The gifts have been opened, the Christmas carols have been sung, and we just celebrated the Solemnity of Mary, the Holy Mother of God.. This is a time for new beginnings, new experiences, and new opportunities. We begin a new year, with new beginnings. new opportunities, new experiences, there are many options to explore and even perhaps start a new beginning, a new path, a new journey. There are many paths to choose.
On Sunday, January 6, we celebrate the Feast of the Epiphany, when the Scriptures tell the story of kings visiting Mary, Joseph and the Infant Jesus. The Collect for the Mass of the Epiphany says, says “that we who know you already by faith, may be brought to behold the beauty of your sublime glory.”
Many of us already know Jesus by our faith, but like the wise men, we might be searching for something more, to come to know Jesus on an even deeper level.
The magi brought gifts of gold, frankincense, and myrrh, but we too have gifts to bring, our abilities to write, to pray, to engage with others, our passion to serve the unhoused, the poor, the young and the elderly too.
The magi followed a star, but our star might be more hidden, perhaps a sense of curiosity of who the Norbertines are, and what they do. We may wonder if they are happy, and could we too find this happiness in today’s modern world? Also, the magi did not travel alone, and the Norbertines do not live alone either, but are a community of Catholic priests and brothers, living a common life through contemplation on God’s Word, common prayer and active service to the local Catholic community.
Even more amazing, Daylesford Abbey has been described as “an oasis of peace.”
The cadence of their life is rooted in their common prayer and provides an environment of reconciliation and contemplation. It is from the Abbey that they go forth to serve the local church and the wider community. An oasis of peace, often hard to imagine as we hear and watch the daily news of violence and shootings, the war in Ukraine, even gang violence in many cities.
They serve in a variety of ways, through preaching, teaching, parish work, social services, retreat ministry and more.
The Responsorial psalm for the feast of the Epiphany says that “Justice shall flower in his days,” and that the poor will be rescued when they cry out, and the afflicted when there is no one to help them.
The Psalm ends by saying “the lives of the poor he shall save.” And the Norbertine priests take these words to heart, not only on the feast of the Epiphany but in their daily lives.
Some work in the Bethesda Project, a major ministry to the homeless of Philadelphia. This project was founded in 1979 by Norbertine Domenic Rossi, now the abbot at Daylesford, and the Abbey prayer group that he was leading at the time. It has grown from one residence for women to 14 facilities ranging from emergency shelters to permanent supportive residences. This ministry serves over 2000 different individuals per year.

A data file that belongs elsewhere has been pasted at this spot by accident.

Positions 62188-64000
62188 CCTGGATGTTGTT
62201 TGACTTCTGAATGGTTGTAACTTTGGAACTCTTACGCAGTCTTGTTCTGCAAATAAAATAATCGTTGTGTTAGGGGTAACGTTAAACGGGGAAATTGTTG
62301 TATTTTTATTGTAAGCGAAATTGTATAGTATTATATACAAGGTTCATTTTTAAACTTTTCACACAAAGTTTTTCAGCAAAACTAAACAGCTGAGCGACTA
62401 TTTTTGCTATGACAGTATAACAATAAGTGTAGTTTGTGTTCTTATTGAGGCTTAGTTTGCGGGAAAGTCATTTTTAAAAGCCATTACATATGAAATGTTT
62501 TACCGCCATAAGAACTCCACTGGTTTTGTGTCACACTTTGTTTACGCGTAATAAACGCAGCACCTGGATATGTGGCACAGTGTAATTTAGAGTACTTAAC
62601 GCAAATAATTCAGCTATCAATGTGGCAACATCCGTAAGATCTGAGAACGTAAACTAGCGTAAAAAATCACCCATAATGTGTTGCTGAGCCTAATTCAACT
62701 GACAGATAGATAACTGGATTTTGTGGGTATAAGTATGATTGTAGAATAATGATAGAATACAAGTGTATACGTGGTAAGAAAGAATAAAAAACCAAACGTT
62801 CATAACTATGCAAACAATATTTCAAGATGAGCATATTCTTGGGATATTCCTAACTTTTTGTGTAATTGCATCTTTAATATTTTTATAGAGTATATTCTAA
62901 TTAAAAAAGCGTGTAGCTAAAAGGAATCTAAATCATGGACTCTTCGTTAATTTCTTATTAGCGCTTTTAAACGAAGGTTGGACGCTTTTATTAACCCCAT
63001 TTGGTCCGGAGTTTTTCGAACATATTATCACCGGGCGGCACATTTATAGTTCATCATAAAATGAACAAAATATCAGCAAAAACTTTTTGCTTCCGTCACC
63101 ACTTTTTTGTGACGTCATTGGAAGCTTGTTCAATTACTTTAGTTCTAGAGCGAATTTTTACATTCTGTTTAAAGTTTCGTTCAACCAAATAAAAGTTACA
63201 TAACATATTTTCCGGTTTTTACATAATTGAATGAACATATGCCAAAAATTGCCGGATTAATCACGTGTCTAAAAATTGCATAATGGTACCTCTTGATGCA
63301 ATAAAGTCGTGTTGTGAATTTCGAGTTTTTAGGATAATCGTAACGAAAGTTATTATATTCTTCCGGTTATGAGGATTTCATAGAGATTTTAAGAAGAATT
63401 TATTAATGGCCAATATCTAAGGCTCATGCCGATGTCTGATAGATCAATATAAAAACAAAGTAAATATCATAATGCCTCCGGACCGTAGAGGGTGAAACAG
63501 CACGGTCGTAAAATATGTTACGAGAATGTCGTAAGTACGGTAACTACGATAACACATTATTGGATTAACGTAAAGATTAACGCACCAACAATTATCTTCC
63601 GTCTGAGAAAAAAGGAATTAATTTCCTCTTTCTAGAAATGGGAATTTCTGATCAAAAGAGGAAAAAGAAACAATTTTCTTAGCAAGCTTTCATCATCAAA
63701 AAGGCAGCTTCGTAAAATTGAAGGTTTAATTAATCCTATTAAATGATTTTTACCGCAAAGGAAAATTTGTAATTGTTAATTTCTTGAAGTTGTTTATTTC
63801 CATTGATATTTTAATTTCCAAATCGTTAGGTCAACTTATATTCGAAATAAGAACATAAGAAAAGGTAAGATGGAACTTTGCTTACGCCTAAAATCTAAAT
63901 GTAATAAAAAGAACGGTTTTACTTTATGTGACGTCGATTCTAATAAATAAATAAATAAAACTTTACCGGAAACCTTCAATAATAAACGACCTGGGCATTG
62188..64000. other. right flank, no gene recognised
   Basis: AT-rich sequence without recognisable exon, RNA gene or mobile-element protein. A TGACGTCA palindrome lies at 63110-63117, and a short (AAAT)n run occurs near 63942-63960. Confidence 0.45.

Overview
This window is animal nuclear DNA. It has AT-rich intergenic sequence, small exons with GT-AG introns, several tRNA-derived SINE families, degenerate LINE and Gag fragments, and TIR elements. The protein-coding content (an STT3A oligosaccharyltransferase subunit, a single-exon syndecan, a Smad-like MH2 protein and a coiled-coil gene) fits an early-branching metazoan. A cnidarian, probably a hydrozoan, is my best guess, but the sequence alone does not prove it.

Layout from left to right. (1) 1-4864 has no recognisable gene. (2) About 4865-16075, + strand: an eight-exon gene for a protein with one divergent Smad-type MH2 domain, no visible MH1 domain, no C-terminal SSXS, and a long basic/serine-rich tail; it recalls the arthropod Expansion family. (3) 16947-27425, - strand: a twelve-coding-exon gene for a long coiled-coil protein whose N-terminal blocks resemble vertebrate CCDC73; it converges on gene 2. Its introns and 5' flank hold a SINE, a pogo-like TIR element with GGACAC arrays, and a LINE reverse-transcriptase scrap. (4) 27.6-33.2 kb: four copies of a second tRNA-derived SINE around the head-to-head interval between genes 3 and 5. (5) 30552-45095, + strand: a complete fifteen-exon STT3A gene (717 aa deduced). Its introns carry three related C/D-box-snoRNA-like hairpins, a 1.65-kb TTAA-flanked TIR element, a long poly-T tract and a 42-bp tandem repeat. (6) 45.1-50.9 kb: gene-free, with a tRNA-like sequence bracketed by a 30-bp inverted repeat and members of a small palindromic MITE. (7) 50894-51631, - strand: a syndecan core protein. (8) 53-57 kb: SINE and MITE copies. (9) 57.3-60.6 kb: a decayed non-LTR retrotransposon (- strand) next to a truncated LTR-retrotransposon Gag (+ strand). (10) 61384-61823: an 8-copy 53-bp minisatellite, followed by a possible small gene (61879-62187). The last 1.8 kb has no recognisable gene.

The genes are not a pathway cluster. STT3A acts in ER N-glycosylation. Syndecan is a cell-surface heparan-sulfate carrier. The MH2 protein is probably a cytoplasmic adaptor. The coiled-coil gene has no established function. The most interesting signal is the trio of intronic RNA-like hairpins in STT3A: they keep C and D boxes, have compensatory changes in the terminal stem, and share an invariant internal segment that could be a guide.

Others work in two parishes in the archdiocese of Philadelphia, and some work in school ministry. Still others work to collect non-perishable food each Sunday at Mass that is then delivered to St. Gabriel’s Food Cupboard. And they support Mission Santa Maria as it ministers to the migrant community in Chester County, both with monthly deliveries of non-perishable food as well as a special collection throughout Advent.
Gifts different that gold, frankincense and myrrh, but gifts and services that make a difference in the lives of so many others.
The journey to become a Norbertine takes time, just as the journey of the magi did. The journey begins with the Affiliate program, and then if an individual is ready, the community can then invite then to begin the Novitiate, The Novitiate is a period in which the Novice begins the process of assimilating a basic foundation and understanding of religious life and specifically Norbertine life. Other gradual steps are the profession of temporary vows, followed by solemn profession and then ordination. The formation process is gradual, giving the candidate time to explore if this life is right for them.
The Prayer After Communion for the Feast of the Epiphany has powerful closing words. “Go before us with heavenly light, O Lord, always and everywhere, that we may perceive with clear sight and revere with true affection, the mystery in which you have willed us to participate.”
Is God calling you to participate in this great mystery, this wondrous reality of peace, prayer, and service? The next step might not be following a star, but a phone call or email to the vocation director.
The magi took many steps in their journey to Bethlehem.
You too can begin taking steps by making time for prayer, going to Mass, and receiving the sacraments, seeking out a spiritual director, visiting Daylesford Abbey and most importantly, taking a step. “Today, we are inundated with options and choices that we suffer from analysis paralysis. People, especially men, feel like they need to make the right choice the first time. But this often leads to making no choice or just staying status quo. Take a step to formally consider a vocation. There is nothing to lose and everything to gain.”
If you are interested in learning about the Norbertines at Daylesford Abbey, contact Abbot Domenic A. Rossi for further information at firstname.lastname@example.org or call 610-647-2530.
May your journey begin!